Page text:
Image: Ad — $500 reward for Mariah, offered by H. F. Wade in The Daily Picayune. 1837. More here.
Freedom on the Move from Cornell University is the first major digital database of fugitive slave ads from North America.
“Readers of the May 24, 1796 Pennsylvania Gazette found an advertisementoffering ten dollars to any person who would apprehend Oney Judge, an enslaved woman who had fled from President George Washington’s Virginia plantation, Mount Vernon. The notice described her in detail as a “light mulatto girl, much freckled, with very black eyes and bushy black hair,” as well as her skills at mending clothes, and that she “may attempt to escape by water … it is probable she will attempt to pass as a free woman, and has, it is said, wherewithal to pay her passage.” She did indeed board a ship called the Nancy and made it to New Hampshire, where she later married a free black sailor, although she was herself never freed by the Washingtons and remained a fugitive.
The advertisement is one of thousands that were printed in newspapers during colonial and pre-Civil War slavery in the United States. The Freedom on the Move (FOTM) public database project, now being developed at Cornell University, is the first major digital database to organize together North American fugitive slave ads from regional, state, and other collections. FOTM recently received its second of its two National Endowment for the Humanities (NEH) digital humanities grants.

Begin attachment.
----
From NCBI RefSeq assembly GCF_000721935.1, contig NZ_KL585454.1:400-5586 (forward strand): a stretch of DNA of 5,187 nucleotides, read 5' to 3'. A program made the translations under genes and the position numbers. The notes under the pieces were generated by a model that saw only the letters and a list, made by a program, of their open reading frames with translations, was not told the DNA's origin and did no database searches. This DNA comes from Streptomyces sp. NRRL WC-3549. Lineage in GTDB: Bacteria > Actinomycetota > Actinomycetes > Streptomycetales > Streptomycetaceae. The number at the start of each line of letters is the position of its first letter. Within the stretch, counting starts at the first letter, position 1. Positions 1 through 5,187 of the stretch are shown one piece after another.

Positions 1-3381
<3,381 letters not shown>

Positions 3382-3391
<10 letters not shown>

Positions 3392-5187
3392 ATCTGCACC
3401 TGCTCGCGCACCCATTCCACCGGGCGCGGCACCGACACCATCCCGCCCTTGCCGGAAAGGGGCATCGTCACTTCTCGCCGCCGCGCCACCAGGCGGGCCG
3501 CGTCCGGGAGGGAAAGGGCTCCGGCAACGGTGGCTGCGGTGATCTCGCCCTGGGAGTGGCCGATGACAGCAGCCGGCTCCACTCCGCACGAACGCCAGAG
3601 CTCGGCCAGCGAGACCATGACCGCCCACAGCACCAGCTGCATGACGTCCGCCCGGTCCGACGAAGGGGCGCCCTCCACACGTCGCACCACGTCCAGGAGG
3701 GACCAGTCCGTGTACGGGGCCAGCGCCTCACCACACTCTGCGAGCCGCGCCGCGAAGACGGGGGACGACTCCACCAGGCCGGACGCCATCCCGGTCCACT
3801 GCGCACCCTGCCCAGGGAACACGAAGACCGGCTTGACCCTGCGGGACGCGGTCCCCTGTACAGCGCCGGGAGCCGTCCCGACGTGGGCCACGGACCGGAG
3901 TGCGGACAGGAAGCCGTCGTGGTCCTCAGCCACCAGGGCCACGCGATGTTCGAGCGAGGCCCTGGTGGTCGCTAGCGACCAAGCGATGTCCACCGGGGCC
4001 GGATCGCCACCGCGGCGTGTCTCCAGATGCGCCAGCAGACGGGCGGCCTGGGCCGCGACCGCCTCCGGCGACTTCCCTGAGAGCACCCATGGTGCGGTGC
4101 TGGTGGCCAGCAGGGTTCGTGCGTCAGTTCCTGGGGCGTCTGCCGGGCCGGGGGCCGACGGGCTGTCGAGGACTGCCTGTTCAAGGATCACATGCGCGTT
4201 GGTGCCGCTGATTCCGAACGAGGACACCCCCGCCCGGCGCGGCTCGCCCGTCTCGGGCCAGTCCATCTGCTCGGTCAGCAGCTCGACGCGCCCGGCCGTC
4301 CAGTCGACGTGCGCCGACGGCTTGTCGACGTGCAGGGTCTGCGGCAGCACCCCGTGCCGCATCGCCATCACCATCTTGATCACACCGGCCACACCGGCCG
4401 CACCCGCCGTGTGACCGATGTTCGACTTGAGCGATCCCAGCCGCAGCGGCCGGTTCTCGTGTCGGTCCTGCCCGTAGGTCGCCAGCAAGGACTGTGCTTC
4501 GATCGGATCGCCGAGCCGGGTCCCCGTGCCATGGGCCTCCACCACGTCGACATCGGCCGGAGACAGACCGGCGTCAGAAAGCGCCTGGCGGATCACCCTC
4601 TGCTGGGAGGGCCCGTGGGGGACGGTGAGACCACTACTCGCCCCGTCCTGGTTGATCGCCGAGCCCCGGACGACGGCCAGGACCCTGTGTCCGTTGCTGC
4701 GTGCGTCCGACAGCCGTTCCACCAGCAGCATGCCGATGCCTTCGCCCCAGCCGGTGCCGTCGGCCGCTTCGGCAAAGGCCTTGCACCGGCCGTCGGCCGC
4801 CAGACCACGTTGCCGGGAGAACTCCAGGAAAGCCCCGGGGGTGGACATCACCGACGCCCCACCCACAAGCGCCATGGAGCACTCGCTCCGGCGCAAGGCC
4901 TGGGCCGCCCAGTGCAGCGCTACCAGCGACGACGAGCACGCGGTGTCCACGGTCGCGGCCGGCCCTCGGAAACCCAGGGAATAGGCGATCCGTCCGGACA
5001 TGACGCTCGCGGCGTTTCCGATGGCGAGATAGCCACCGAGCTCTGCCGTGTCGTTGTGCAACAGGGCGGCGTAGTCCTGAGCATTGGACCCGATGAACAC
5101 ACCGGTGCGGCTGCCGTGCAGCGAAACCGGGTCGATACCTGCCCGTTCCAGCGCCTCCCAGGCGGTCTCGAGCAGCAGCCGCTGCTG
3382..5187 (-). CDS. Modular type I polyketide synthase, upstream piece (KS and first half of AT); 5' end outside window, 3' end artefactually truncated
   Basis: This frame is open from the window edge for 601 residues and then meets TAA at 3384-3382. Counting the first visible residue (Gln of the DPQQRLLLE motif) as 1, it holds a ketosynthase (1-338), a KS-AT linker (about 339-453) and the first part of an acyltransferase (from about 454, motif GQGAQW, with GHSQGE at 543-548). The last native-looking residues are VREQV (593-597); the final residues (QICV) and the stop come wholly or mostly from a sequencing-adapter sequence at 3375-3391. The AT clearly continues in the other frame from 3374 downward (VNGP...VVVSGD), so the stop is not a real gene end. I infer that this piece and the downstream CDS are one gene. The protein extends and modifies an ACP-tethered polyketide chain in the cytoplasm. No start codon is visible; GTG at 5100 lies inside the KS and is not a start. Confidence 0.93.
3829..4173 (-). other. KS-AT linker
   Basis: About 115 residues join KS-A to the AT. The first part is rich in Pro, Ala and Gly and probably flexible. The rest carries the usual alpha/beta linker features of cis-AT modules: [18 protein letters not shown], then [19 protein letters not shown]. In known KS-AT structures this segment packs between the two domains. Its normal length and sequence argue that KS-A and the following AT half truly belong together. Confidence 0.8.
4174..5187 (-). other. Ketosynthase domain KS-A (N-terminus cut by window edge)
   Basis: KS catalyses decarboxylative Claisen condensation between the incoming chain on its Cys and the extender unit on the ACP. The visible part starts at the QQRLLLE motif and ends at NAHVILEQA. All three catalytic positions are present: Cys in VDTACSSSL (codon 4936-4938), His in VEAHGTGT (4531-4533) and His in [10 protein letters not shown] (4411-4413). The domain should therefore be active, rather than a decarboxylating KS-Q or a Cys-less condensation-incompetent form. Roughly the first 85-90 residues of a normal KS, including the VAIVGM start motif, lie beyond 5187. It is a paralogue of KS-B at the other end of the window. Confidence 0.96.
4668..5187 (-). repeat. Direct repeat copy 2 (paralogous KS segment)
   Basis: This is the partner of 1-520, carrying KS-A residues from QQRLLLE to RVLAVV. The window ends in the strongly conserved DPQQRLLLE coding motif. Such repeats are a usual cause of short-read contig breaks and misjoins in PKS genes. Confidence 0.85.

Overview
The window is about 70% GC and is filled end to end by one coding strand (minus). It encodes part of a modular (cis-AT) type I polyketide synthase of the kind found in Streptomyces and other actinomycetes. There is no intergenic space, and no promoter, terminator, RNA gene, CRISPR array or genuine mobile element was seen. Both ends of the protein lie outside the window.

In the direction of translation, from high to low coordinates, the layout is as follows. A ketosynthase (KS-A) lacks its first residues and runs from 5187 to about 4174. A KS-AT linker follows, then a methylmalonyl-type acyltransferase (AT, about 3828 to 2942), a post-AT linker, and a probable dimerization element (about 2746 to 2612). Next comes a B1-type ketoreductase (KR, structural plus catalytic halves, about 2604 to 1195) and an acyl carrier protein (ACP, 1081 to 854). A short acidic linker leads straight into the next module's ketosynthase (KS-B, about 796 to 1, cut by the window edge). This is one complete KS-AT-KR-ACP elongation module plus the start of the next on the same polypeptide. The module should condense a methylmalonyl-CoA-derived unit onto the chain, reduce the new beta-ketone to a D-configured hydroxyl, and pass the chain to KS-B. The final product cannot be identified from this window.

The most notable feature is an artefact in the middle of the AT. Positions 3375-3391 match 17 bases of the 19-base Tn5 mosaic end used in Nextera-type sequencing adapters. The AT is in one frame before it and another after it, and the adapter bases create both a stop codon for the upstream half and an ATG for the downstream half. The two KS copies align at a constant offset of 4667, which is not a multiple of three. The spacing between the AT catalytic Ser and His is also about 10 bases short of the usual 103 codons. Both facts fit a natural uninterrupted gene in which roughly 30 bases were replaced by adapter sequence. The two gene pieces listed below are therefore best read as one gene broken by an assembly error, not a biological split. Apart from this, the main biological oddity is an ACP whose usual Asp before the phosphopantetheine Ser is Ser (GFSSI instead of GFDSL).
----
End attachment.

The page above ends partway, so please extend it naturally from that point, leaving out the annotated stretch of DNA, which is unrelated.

“Ironically, in trying to retrieve their property — the people they claimed as things — enslavers left us mounds of evidence about the humanity of the people they bought and sold,” Dr. Mary Niall Mitchell, professor of early American history at the University of New Orleans and one of the three lead historians on FOTM, told Hyperallergic. The other two historians are Joshua Rothman of the University of Alabama and Edward E. Baptist (author of the 2016 The Half Has Never Been Told: Slavery and the Making of American Capitalism) of Cornell University.”
See more here.